Latin America’s unique payments situation could be a major opportunity for investors and startups according to Mariano Belinky from Santander InnoVentures, in a research interview with FinTech Global.
It’s no surprise to the modern investor that Latin America is a quickly growing ecosystem, with Mexico, Brazil and Argentina currently at the forefront of the rise and countries like Columbia, Belize and Chile not far behind. Sectors such as consumer goods, restaurants and energy have all been in the limelight in recent years as potentially rich veins to mine – but more hidden gems are ready to be struck through the rising potential of FinTech according to Santander InnoVentures managing partner Mariano Belinky. He told FinTech Global that while micro-lending, financial inclusion and the other usual offenders are gaining a lot of traction, it’s the payments sector that has really piqued the interest of his firm.
Belinky said, “There is a far smaller penetration of mobile payments in Latin America. People tend to use cash a lot, which is not the most efficient option. The economy works in a very cyclical manner and any new payment solution is challenging to introduce. Every new payment system needs to be tweaked to some extent to ensure it is relevant for the intricacies of the market and the society it serves.”
The firm sees the market as having major potential for both investments and startup companies to tap into, with the uniqueness of these payments and remittance issues an appetising opportunity. The use of mobile payments is far more sporadic than in areas such as Europe, and the firm believes that if local companies change this and find sustainable solutions they can capture a huge market.
Belinky said, “Every two weeks a significant number of customers visit a branch to be paid their bi-weekly salary. They also pay their mobile, gas or electricity bill in branch. Allowing people to pay for those services via their mobile would change lives. This presents a huge opportunity, particularly in Latin America.”
This lack of use across Latin America goes some way to explaining the tiny amount of investment in the sector to date. According to data by FinTech Global, South America represented the weakest region for investment in payments and remittances companies last year, with just $8m invested. Asia saw more than $8bn of capital committed to these types of companies, while North America received around $1.5bn.
A lot of the payments companies which are present in the region initially started by taking the business models from US companies and setting them up in Latin America. But businesses have started to become more specifically tailored for the Latin American countries, and this sort of development is part of what Santander InnoVentures finds attractive, with it keen to leverage companies that target Latin America’s particular needs.
The number of people using mobile payments services in the region has grown from around 4 million in 2009 to 22 million in 2016, according to data from Statista.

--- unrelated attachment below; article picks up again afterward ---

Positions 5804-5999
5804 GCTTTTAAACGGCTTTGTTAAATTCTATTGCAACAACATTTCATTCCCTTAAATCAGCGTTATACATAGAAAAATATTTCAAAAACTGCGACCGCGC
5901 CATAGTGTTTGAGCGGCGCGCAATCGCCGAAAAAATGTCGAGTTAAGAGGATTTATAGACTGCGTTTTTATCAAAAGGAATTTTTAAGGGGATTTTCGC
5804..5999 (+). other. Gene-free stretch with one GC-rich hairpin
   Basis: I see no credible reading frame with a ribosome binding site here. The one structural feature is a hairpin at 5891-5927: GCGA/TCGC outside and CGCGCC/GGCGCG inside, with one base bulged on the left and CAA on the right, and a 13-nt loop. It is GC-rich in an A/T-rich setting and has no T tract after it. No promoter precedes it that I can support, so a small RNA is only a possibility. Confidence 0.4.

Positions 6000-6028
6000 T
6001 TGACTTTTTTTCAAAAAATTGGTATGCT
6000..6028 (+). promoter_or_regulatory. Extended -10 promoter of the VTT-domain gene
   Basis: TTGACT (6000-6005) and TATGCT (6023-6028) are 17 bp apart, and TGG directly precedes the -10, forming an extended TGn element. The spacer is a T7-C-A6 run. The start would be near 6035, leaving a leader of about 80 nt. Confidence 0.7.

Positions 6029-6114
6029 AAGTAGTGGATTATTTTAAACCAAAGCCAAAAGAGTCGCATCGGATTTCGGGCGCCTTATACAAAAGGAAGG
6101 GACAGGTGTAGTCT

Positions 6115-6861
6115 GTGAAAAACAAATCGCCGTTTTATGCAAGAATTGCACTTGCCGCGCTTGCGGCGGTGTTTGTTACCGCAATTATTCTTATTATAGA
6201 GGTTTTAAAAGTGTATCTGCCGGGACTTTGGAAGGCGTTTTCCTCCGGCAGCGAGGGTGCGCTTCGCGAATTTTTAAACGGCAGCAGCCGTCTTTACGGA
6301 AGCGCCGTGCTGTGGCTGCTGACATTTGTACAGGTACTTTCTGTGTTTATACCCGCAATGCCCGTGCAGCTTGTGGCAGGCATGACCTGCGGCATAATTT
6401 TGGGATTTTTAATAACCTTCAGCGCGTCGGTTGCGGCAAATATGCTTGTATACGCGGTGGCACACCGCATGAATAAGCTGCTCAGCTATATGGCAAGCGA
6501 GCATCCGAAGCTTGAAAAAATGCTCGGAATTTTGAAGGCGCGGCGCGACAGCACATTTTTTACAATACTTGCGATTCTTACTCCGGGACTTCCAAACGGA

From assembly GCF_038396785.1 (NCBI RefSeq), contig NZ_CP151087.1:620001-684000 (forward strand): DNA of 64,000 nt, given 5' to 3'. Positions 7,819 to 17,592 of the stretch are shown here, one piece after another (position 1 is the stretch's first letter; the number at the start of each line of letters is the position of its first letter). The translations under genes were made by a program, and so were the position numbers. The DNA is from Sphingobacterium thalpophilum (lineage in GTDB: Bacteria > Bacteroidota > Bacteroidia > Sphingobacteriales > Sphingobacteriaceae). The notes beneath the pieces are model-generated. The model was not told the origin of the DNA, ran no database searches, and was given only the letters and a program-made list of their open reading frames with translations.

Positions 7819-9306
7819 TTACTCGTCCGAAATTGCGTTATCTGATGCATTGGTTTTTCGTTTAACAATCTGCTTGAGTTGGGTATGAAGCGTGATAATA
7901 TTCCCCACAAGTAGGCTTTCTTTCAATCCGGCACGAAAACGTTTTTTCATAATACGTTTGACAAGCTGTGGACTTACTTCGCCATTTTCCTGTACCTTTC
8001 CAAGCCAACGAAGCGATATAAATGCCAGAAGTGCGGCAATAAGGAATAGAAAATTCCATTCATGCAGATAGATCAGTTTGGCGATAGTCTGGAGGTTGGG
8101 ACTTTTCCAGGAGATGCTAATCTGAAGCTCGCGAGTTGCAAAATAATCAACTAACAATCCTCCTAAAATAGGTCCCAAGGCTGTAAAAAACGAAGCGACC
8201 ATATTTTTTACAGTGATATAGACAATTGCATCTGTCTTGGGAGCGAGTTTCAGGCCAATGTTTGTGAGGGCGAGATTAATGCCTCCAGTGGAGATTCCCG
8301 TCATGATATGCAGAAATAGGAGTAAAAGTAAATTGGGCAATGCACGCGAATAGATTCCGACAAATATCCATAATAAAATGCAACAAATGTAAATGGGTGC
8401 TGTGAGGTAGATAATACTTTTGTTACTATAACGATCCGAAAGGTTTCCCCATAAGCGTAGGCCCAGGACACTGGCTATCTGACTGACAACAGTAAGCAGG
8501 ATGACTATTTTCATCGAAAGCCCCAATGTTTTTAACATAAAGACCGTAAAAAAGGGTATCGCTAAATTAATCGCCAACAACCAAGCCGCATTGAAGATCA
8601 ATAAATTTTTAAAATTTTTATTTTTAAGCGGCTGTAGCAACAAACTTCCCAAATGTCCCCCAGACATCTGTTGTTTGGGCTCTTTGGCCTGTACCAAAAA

This data from Statista suggests mobile payments gained close to 5 million users during 2016 and indicates these platforms are showing no signs of slowing down. Despite this huge increase, those numbers still represent a small proportion of the region.
Other sectors on the rise
While the Argentinian market is not as mature as Brazil and Mexico, there are plenty of opportunities which are beginning to present themselves. The main one Santander has its sight on is micro-lending. While the firm believes the whole of Latin America is set to receive the bounties of this sector, Argentina is primed for the opportunity in the wake of years of geopolitical uncertainty.
Belinky said, “Micro-lending is going to be big and, in some countries, it could transform the market. For example, in Argentina, micro-lending as a contribution of GDP stands at one per cent, whereas in the mature markets it is nearer 15% – that could translate into a multi-billion opportunity. This hasn’t been realised yet because of the social, political and economic situation in Argentina over the past 12 years, but now the market has effectively opened itself to greater reach. Platforms that can capture credit opportunities are going to be huge players in this space.”
Santander InnoVentures said financial inclusion, SME lending and micro-lending products have all begun to take advantage of the decline in physical financial advisors. People have begun to turn to their smartphones for this, and so companies are starting to bring this type of placement management technology to products and services like micro-lending, which are much needed in the countries, the firm believes.
It added that SMEs are beginning to transfer away from more direct-to-consumer models to B2B models. This is a similar trend to how the more prominent FinTech companies around the world have evolved in their sectors.
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